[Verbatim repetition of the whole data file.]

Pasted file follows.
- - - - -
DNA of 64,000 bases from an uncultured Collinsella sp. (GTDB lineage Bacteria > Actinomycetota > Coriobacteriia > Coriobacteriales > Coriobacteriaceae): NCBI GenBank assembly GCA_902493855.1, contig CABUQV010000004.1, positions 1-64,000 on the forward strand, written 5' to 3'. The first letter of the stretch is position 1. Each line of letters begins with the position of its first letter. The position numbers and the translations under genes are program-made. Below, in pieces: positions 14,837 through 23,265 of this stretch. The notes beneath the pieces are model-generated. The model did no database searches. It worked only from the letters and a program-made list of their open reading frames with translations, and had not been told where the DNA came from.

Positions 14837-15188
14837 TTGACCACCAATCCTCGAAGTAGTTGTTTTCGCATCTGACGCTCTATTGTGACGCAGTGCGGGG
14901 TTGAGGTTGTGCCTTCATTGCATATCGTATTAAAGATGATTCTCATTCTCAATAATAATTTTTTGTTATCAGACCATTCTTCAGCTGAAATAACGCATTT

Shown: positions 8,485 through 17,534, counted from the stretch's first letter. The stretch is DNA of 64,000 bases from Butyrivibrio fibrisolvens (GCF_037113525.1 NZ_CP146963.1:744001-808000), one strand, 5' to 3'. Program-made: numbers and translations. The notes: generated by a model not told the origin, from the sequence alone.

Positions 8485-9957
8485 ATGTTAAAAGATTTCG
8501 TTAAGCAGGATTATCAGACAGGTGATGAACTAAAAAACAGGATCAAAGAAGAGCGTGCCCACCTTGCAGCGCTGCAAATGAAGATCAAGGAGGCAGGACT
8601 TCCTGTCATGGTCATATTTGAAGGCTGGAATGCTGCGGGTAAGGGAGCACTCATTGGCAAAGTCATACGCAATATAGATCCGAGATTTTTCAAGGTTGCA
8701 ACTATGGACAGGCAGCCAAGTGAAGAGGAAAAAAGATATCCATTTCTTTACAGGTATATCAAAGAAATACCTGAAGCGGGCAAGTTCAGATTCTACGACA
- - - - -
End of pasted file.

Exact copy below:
DNA of 64,000 bases from an uncultured Collinsella sp. (GTDB lineage Bacteria > Actinomycetota > Coriobacteriia > Coriobacteriales > Coriobacteriaceae): NCBI GenBank assembly GCA_902493855.1, contig CABUQV010000004.1, positions 1-64,000 on the forward strand, written 5' to 3'. The first letter of the stretch is position 1. Each line of letters begins with the position of its first letter. The position numbers and the translations under genes are program-made. Below, in pieces: positions 14,837 through 23,265 of this stretch. The notes beneath the pieces are model-generated. The model did no database searches. It worked only from the letters and a program-made list of their open reading frames with translations, and had not been told where the DNA came from.

Positions 14837-15188
14837 TTGACCACCAATCCTCGAAGTAGTTGTTTTCGCATCTGACGCTCTATTGTGACGCAGTGCGGGG
14901 TTGAGGTTGTGCCTTCATTGCATATCGTATTAAAGATGATTCTCATTCTCAATAATAATTTTTTGTTATCAGACCATTCTTCAGCTGAAATAACGCATTT

Shown: positions 8,485 through 17,534, counted from the stretch's first letter. The stretch is DNA of 64,000 bases from Butyrivibrio fibrisolvens (GCF_037113525.1 NZ_CP146963.1:744001-808000), one strand, 5' to 3'. Program-made: numbers and translations. The notes: generated by a model not told the origin, from the sequence alone.

Positions 8485-9957
8485 ATGTTAAAAGATTTCG
8501 TTAAGCAGGATTATCAGACAGGTGATGAACTAAAAAACAGGATCAAAGAAGAGCGTGCCCACCTTGCAGCGCTGCAAATGAAGATCAAGGAGGCAGGACT
8601 TCCTGTCATGGTCATATTTGAAGGCTGGAATGCTGCGGGTAAGGGAGCACTCATTGGCAAAGTCATACGCAATATAGATCCGAGATTTTTCAAGGTTGCA
8701 ACTATGGACAGGCAGCCAAGTGAAGAGGAAAAAAGATATCCATTTCTTTACAGGTATATCAAAGAAATACCTGAAGCGGGCAAGTTCAGATTCTACGACA